Oh how I felt for Jaime. Libenson has a way of hitting the nail on the head with middle school emotions. I was very impressed with Invisible Emmie, her first book in what appears to be this series, but this one lacked the same twist at the end. Nevertheless, it’s a solid read and also solidly in the Drama/Smile camp, all about those middle school friendships that change on you and the popularity games that take over your life. Jaime, who is kicked out of her friend group by stereotypical mean-girl Celia for not being mature, turns out to be more mature and eloquent than Celia. She stops gossiping and becomes friends with some of the kids they used to make fun of. Eventually her best friend, Maya, also leaves Celia and joins her, and they all live happily ever after. I also loved the small storyline with her mom reuniting with an old friend, and one teacher who is very nice to her, which was also lovely. There’s a fair amount of narration in the Jaime chapters (as opposed to the Maya chapters; the narration alternates between the two, in echoes of Invisible Emmie), making it a nice choice for patrons whose parents favor more text.
Friends with Boys by Faith Erin Hicks
Overall: 4 out of 5 stars
I felt the title was misleading, because other than her brothers (who arguably don’t count as boys who are friends), Maggie’s main friendship in this story is with a girl, Lucy. But let me back up. Maggie has been homeschooled her whole life and is entering high school with her three older brothers, who have each entered as freshmen. Part (or all?) of the reason is that their mom, who did the homeschooling, has left. Maggie is surprised to learn that her brothers are well-established in school, something that is both to her benefit and has surprising repercussions in complicated school drama. Her oldest brother has some beef with some other guys, but being his sister gives her some street cred. Even Lucy, whose older brother is tied up in some of the drama, is aware of him. Maggie’s twin brothers are also well-known and have their own storyline of going through growing pains of establishing individuality. To round out the storyline, Maggie sees a ghost. Her and Lucy’s attempts to get rid of the ghost land them in trouble and mixed up with the older boys. I wouldn’t exactly call the boys friends though (hence feeling misled). Eventually, Maggie rounds up her brothers and they resolve things, and she and Lucy go on their merry way.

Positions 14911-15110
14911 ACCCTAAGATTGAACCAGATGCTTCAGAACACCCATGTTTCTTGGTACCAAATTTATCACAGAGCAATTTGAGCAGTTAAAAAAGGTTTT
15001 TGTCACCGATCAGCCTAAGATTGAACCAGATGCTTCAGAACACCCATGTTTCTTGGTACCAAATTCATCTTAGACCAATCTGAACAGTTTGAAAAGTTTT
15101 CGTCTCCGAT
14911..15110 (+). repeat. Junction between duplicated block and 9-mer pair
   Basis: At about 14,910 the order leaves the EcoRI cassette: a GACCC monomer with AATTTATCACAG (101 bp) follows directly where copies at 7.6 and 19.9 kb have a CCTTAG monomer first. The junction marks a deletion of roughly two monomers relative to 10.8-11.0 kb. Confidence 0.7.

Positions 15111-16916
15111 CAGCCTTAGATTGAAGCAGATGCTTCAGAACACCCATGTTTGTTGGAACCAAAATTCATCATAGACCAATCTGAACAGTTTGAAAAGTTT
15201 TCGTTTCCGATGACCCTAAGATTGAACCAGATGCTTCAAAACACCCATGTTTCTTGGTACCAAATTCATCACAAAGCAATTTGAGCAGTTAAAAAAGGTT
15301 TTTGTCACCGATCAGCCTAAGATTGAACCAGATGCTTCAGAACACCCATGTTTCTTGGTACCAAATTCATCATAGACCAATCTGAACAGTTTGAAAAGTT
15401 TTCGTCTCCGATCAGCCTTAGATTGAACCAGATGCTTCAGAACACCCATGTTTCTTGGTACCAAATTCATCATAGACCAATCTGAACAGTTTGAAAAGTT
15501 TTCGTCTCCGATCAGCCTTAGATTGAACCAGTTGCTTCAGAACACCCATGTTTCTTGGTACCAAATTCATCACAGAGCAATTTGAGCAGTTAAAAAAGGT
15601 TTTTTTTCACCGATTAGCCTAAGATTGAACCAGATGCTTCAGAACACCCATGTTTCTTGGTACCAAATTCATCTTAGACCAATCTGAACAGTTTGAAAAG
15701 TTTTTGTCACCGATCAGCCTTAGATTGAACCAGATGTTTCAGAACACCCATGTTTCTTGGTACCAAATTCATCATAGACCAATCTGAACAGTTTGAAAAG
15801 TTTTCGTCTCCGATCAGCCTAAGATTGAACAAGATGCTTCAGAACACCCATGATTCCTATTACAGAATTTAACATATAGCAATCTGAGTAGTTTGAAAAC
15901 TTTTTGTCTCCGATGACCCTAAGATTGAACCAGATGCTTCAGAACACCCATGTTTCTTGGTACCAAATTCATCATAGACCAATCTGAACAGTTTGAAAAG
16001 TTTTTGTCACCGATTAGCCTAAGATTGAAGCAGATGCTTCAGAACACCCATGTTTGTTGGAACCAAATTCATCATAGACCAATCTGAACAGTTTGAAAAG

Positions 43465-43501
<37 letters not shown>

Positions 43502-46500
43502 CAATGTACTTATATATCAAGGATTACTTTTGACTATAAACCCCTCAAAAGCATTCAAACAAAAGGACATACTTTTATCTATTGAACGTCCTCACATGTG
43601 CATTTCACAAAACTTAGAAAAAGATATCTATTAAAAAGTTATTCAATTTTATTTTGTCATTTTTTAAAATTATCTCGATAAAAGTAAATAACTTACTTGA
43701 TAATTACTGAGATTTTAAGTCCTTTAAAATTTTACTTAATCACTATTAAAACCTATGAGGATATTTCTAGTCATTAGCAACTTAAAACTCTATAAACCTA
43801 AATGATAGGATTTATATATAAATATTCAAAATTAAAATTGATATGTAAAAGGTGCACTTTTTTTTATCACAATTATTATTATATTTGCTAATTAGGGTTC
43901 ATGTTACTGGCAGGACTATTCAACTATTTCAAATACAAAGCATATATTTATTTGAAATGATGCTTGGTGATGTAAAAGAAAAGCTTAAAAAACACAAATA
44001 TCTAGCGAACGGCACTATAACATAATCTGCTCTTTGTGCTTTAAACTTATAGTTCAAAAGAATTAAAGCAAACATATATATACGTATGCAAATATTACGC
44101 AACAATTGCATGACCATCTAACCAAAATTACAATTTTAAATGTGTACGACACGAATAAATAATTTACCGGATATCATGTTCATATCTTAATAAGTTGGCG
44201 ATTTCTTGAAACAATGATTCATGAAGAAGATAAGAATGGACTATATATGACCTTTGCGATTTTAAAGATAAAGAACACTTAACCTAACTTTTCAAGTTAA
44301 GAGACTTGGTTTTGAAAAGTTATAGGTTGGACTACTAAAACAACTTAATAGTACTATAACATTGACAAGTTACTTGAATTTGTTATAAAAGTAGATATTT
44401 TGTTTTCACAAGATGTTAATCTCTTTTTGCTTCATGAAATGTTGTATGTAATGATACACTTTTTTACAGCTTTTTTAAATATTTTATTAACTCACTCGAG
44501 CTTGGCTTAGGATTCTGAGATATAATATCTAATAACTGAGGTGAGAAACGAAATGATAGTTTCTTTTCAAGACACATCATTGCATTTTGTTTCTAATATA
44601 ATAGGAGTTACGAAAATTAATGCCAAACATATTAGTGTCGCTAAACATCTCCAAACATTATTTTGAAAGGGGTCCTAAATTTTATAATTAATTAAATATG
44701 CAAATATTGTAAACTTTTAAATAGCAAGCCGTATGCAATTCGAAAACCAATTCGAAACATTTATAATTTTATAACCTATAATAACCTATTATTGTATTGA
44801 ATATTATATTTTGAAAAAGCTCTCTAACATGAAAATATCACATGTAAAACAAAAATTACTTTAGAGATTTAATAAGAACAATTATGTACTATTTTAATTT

Homeschool-to-school transition like: All’s Faire in Middle School